On Thursday, the Supreme Court ruled in the case of West Virginia vs the Environmental Protection Agency. The case involved a challenge by several states and coal companies against the EPA over its ability to regulate power plant emissions by “generation shifting” – that is, requiring plants to actually change the method of how they produce power, such as moving from coal to natural gas or solar. The Supreme Court opted to decide on the matter, despite the fact that the EPA hadn’t actually produced any rules yet. 

In a 6-3 ruling, the Court held that the EPA’s power to regulate emissions under the Clean Air Act were not so expansive as to include generation shifting, finding that the agency would need explicit authorization from Congress in order to hold that power. “Capping carbon dioxide emissions at a level that will force a nationwide transition away from the use of coal to generate electricity may be a sensible ‘solution to the crisis of the day,’” Chief Justice John Roberts wrote in the majority opinion. “But it is not plausible that Congress gave EPA the authority to adopt on its own such a regulatory scheme.”

In a dissenting opinion joined by Justices Breyer and Sotomayor, Elena Kagan wrote that the Court’s opinion amounted to legislation, arguing that Congress had delegated the power to curb air pollution–including carbon emissions–to the EPA, and that it would be the proper purview of Congress to limit the agency’s authority if it disagreed with its policies. “[T]he Court today prevents congressionally authorized agency action to curb power plants’ carbon dioxide emissions,” Kagan wrote. “The Court appoints itself—instead of Congress or the expert agency—the decisionmaker on climate policy. I cannot think of many things more frightening.”

CURRENT NEWS

KEY RESOURCES

Net Zero Emissions Legislation Around the World: 2022 Update

10/01/22
The Law Library of Congress 1 Net Zero Emissions Legislation Around the World: 2022 Update Prepared by the Staff of the Global Legal Research Directorate This table shows the 57 jurisdictions around the world that…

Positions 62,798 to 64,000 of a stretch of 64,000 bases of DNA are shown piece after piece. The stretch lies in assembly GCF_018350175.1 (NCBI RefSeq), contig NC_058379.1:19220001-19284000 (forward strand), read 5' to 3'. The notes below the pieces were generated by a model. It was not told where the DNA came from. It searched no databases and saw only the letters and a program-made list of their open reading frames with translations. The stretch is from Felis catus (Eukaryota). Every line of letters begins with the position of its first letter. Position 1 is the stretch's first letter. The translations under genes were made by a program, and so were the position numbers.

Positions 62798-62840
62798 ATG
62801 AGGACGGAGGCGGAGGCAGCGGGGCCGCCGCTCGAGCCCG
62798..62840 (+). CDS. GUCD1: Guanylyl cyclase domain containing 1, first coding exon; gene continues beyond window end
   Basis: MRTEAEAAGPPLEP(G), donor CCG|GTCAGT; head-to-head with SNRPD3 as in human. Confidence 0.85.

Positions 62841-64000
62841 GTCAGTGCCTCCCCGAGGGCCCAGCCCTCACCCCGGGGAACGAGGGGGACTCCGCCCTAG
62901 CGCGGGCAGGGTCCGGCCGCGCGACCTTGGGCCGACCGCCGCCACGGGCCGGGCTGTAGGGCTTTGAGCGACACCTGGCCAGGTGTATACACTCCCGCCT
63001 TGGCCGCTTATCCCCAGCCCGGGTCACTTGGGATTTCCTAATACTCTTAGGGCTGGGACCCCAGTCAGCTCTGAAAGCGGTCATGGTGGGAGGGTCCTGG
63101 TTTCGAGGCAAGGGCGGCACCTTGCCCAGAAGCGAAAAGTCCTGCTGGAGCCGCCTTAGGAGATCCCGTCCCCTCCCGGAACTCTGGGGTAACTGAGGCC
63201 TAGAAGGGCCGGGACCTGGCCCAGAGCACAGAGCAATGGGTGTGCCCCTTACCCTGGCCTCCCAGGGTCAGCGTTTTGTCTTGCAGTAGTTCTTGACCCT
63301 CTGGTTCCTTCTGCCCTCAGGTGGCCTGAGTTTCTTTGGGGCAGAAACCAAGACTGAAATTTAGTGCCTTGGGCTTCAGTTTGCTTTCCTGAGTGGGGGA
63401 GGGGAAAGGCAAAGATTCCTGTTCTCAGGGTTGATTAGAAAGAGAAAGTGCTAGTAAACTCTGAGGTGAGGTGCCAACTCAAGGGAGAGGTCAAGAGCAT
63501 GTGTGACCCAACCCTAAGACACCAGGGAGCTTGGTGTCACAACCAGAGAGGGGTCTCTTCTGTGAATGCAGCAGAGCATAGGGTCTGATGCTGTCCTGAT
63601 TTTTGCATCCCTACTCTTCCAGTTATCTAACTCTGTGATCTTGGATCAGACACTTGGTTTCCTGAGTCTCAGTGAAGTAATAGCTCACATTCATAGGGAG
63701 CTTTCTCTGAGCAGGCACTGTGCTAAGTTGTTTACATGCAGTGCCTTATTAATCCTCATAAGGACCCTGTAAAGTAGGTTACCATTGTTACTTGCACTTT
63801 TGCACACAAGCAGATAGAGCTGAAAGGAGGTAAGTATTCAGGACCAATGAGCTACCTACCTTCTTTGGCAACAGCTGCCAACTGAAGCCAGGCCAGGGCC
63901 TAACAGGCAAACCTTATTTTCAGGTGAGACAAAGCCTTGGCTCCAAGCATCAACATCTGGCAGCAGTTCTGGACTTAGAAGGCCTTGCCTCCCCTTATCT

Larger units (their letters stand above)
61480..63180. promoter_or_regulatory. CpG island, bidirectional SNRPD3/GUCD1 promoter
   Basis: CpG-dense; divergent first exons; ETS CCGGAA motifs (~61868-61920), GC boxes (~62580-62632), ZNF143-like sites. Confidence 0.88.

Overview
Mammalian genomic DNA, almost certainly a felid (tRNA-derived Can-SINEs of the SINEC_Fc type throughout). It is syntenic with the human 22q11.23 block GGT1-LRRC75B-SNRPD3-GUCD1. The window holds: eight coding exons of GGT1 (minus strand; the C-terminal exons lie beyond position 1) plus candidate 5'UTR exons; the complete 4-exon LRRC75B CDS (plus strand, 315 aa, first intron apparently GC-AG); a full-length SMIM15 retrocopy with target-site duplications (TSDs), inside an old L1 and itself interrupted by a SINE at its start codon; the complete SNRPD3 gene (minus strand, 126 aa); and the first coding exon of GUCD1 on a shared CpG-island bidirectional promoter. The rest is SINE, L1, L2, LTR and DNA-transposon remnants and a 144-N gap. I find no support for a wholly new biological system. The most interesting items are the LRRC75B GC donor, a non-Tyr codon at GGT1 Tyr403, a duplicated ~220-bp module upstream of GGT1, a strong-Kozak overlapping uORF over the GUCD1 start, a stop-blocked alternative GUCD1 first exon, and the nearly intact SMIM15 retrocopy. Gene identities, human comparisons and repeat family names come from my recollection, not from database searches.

The Lawfarm Climatechange scorecard

01/27/21
Climate Scores For Vault 100 Law Firms 1

U.S. Climate Change Litigation

08/20/20
Cases in the U.S. database are organized by type of claim and may be filtered by the principal laws they address, their filing years, and their jurisdictions. The database is also searchable by keyword. In…

Mapped: Climate change laws around the world

03/05/20
There has been a 20-fold increase in the number of global climate change laws since 1997, according to the most comprehensive database of relevant policy and legislation.

Congress and Climate Change

03/05/20
Federal efforts to address climate change are undertaken under laws, and with funding, approved by Congress. Like other complex economy-wide challenges, climate change touches on a wide array of interests. The stakes vary from sector…

Our Focus: Climate Change

03/05/20
Climate change is not a new challenge for CLF. We’ve been working to address its root causes for decades and have played a part in critical milestones to curb its progress. We helped design the…

Environmental Law 101: Climate Change

03/05/20
A short, but thorough, introduction from a leading environmental law think tank on climate change and what is being done to combat it through legal action and policy.

Federal Action on Climate

03/05/20
Given the far-reaching nature of the climate challenge, effective federal policy is needed to achieve deep, long-term reductions in U.S. greenhouse gas emissions, and to help strengthen climate resilience across the U.S. economy. Even in…

Judicial – Key resources – content to come

08/02/19
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MORE NEWS